Financial columnist Jim Jubak notes that prospective Democratic replacements for key House Republican committee chairman might not make environmentalists hearts go aflutter:
But Bartons likely replacement [as chair of the House Energy and Commerce Committee] would be John Dingell, D-Mich., a fierce advocate for the U.S. automobile industry. In other cases, the effect of the change is easier to extrapolate. Pombos likely replacement as chairman of the House Resources Committee would be Nick Rahall, D-W.Va. Can you say "coal," boys and girls?
P.S. Jubaks stock picks are pretty good, too.
E.J. Dionne, Jr. writes about the "radical center," which he thinks may comprise a portion of a new Democratic majority. As he describes it, those who are part of sound to me a lot like the Perotistas of the early 90s. I cant imagine that theyd coexist comfortably with the netroots.
Then theres the WaPo/ABC News poll, which shows independents favoring Democrats. But look at the actual results, not what the reporters wrote about. Note, first of all, that its a "registered voter," not a "likely voter," poll. Note, second, that trends in voter enthusiasm favor Republicans, not Democrats, and that those who favor Republicans are actually favoring Republicans, whereas a substantial portion of those who favor Democrats say that theyre voting against Republicans. Sounds kinda Perotista to me.
Third, the numbers on Congressional disapproval and on approving of ones member of Congress are, predictably, reversed. Whats more, the levels of approval of ones member of Congress are significantly higher than in 1994 (51-38 in the final 94 poll, as opposed to 62-32 among registered voters now).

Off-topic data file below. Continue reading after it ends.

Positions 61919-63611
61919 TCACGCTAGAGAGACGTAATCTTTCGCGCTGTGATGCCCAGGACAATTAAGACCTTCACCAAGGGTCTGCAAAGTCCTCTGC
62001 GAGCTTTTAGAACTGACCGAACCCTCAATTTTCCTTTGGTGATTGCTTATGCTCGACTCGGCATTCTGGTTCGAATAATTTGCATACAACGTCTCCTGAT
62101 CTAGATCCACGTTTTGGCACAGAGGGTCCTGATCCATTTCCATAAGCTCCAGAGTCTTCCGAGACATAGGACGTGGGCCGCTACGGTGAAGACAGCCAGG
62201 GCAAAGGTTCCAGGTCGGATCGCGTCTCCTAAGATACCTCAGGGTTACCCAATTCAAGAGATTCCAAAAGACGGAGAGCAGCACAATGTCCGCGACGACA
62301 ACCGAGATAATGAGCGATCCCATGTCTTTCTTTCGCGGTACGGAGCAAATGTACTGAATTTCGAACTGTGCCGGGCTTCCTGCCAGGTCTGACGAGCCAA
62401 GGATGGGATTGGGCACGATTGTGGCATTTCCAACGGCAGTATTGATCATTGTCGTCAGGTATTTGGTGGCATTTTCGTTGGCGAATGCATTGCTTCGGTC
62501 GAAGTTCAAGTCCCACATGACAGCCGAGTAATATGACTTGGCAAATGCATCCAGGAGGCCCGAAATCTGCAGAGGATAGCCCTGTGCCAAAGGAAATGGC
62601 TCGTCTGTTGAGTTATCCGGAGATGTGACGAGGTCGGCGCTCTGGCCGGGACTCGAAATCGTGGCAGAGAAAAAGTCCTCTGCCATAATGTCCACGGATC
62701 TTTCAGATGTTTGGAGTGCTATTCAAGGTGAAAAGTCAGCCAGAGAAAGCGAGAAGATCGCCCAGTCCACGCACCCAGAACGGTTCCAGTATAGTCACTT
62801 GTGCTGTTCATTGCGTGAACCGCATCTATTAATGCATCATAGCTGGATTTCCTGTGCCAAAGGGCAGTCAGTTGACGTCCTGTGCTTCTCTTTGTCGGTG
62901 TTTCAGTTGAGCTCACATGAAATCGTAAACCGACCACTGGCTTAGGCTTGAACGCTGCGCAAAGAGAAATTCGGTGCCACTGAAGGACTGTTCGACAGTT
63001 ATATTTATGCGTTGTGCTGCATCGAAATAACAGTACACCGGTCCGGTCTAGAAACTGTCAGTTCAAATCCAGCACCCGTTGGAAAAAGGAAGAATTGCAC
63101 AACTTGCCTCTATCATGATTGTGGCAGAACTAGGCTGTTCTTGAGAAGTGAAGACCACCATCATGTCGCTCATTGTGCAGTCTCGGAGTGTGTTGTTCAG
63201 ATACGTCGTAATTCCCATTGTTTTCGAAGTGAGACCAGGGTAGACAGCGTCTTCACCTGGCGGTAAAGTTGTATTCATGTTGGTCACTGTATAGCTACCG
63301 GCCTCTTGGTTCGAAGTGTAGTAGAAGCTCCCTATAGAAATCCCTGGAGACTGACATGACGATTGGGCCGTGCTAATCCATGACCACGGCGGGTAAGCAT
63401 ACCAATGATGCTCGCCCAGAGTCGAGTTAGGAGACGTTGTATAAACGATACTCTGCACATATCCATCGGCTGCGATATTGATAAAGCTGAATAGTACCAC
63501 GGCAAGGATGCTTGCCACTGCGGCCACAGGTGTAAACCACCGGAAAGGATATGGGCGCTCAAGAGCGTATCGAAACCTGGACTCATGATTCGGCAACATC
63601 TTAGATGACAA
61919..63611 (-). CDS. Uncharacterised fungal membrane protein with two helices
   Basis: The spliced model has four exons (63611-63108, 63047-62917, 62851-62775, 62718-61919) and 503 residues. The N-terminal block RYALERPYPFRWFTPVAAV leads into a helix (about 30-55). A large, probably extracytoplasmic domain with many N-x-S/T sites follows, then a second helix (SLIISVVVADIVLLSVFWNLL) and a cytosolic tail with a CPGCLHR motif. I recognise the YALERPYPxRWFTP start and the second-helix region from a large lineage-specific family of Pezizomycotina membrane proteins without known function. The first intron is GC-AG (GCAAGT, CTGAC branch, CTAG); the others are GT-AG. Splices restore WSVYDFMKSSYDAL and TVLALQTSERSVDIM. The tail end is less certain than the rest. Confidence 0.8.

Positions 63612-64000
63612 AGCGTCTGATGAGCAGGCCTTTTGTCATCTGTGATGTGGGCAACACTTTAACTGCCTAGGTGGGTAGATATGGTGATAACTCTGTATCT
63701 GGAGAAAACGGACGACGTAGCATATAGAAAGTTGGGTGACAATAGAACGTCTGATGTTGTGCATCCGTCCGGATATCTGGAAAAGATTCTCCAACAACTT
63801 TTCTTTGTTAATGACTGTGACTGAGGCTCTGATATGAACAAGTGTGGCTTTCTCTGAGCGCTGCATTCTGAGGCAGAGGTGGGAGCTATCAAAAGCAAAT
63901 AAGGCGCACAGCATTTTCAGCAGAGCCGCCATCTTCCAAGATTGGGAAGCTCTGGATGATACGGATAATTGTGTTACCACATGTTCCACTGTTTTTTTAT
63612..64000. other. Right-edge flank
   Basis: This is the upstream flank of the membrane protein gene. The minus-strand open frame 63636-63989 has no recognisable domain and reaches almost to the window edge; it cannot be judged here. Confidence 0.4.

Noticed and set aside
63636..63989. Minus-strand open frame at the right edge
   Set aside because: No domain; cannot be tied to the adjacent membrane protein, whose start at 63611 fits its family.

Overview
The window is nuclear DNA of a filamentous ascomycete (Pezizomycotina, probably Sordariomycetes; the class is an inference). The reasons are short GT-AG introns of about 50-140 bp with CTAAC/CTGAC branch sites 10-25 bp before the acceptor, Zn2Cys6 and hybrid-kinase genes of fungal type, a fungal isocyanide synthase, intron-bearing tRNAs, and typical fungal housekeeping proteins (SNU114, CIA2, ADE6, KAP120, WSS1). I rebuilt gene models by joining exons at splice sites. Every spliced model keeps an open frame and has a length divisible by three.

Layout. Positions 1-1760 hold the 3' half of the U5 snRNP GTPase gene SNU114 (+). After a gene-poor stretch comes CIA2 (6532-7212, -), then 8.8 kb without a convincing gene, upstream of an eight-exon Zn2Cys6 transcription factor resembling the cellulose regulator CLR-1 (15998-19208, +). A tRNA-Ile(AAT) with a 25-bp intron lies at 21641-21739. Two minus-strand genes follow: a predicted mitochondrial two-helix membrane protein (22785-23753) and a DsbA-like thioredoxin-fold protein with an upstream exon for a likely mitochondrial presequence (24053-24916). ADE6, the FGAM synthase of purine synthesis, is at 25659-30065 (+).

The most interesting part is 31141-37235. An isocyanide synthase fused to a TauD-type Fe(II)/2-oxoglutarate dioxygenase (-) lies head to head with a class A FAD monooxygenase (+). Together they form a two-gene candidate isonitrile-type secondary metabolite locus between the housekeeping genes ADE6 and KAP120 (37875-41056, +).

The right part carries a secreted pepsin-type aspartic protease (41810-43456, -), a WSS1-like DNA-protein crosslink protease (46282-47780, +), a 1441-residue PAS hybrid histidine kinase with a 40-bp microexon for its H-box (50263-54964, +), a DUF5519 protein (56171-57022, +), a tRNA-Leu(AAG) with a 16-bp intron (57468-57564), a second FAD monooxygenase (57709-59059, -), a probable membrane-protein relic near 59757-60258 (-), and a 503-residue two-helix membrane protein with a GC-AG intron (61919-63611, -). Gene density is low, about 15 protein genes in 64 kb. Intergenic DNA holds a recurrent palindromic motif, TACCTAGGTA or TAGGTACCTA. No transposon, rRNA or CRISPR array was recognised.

There is, of course, some not so good news for Republicans in the poll, but many of the trend lines seem to be marginally favoring them. It looks like they hit bottom in the week after the Foley revelations.
Here and there one can see Democratic paranoia that somehow, either Karl Rove will pull a rabbit out of a hat, or, more likely, Democrats will find some way to blow it themselves. Harold Ford crashing Bob Corkers press conference in Tennessee last week looks like an unforced error.
And then theres this ad in Missouri, with Michael J. Fox trying to lay a partisan guilt-trip on voters. Was this focus-grouped? Seems likely to backfire to me. I wonder what the NLT focus group thinks?
Jay Cost calls himself a "methods hound" and on that basis has a "methodological critique" of some who talk of a GOP "meltdown." Almost Greek to me, but not quite.